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underglaze problems -- to post or private??

updated tue 1 feb 00


Anji Henderson on mon 31 jan 00

-- well I went around a couple times to post or not to
post.. Ah, I figured post it may help someone else

Rach darling.. Now I do so understand why not to
explain again.. Whew sure do get your self in messes..
So too bad there is no spray booth or I would have a
wonderful answer for you..

My first thought off the top of my head is go ahead
with all the steps except painting and then mask and
spray.. Soooo since that doesn't work in UR
situation.. Leme think...

I never tried this wet but it could be an interesting
or messy experiment.. But I was told by ummm, well any
way.. You can use wax resist to mask the underglaze..
now I am thinking if you let the UG get tacky almost
dry .. Ummm, to the point where you are afraid of the
slabs being to hard.. Then mask the color before
putting it on the ....

Hey duh.. Color the clay first with the mason stains..
Careful the stains are not real hot for your hands..
Use surgical gloves.. Bev usually has some.. and if
you want the outside white well coat that sucker with
white slip, remember not to saturate your piece.. Or
do it after you get it situated on the mold..

Of course this is assuming that 1. You are doing
straight colors.. ah decoration can be put on later..
2) you are actually using the white clay and 3. I am
assuming that you are draping the clay over the mold
not into the mold..

--- Rachael Rice wrote:
> ----------------------------Original
> message----------------------------
> I was wondering if anyone
> can help me. I started this technique of cutting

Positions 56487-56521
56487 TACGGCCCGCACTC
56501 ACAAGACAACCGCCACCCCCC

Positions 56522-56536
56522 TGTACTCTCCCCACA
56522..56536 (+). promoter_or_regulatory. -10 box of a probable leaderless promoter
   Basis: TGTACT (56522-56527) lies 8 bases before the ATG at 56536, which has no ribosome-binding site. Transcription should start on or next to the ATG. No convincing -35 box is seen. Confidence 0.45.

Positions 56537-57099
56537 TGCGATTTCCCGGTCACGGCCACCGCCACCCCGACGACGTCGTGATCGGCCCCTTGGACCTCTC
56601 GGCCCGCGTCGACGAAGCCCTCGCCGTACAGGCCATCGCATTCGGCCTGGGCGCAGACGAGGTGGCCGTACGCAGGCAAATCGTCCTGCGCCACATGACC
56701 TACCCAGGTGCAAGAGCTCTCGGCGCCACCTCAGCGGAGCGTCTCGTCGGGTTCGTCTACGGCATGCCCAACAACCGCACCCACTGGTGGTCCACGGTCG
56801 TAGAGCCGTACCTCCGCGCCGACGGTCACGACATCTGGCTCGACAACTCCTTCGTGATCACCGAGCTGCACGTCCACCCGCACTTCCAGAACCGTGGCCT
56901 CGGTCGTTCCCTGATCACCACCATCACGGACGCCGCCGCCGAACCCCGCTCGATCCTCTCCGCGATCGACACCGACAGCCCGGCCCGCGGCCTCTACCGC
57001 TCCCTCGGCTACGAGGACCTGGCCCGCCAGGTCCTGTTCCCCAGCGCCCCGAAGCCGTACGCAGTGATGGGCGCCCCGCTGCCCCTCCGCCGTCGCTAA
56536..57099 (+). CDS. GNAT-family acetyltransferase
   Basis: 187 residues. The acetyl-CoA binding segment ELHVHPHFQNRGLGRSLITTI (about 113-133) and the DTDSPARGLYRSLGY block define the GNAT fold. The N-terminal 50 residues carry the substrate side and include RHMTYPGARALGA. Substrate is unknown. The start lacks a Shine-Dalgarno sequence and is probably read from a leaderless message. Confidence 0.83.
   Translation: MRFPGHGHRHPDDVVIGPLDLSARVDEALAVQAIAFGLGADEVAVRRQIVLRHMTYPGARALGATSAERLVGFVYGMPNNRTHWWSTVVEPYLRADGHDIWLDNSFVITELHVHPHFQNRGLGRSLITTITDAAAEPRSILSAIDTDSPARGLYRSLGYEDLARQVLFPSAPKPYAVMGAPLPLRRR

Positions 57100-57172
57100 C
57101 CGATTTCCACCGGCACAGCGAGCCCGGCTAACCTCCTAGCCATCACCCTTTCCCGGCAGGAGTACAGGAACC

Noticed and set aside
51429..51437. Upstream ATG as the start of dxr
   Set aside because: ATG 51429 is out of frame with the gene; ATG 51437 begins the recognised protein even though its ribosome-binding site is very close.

> slabs and painting them
> with Amaco Velvet underglazes and then cutting them
> in small pieces and
> piecing them together randomly like you would piece
> a quilt together. I
> then take the large slab I have made from the small
> pieces I have joined
> and drape it over a bowl mold with the painted down
> facing the plaster.
> I then use my small roller to seal the
> back more firmly. I am not sure you can visualize
> this but anyway, my
> question is how do I get the underglaze to dry
> quickly enough so my clay
> still remains
> plastic enough for me to manipulate as I try to join
> the pieces. If I
> use my hair dryer to dry the top underglaze , the
> bottom clay is still
> stiffening up which means it is not as easy to blend
> the pieces
> together. It appears that thick layers of
> underglaze takes a long
> time to dry. I usually like to use my slabs just a
> short while(about 1
> hour) after I
> roll it. The other question is that the under glaze
> does not stay
> sharp.They seem to pick up my fingerprints and
> anything else that comes
> upon it. It smudges so much from my handling and
> also from when I press
> it
> into the plaster mold. It is very sharp and intense
> when I first apply
> the paint but completely loses that clearness after
> being handled. Is
> there anything I can apply over it like hair
> spray or an acrylic medium that will protect it from
> my handling it and
> keep the colors bright like when they are first
> applied.. If I apply
> some
> protective lacquer that I can spray on, when should
> it be applied?. Will
> it burn off in the
> kiln? I use a school kiln and don't want anything on
> my pieces that may
> ruin someone else's in the bisque firing. We fire
> earthenware to cone
> 05.
> Thanks for the help.
> Rachael
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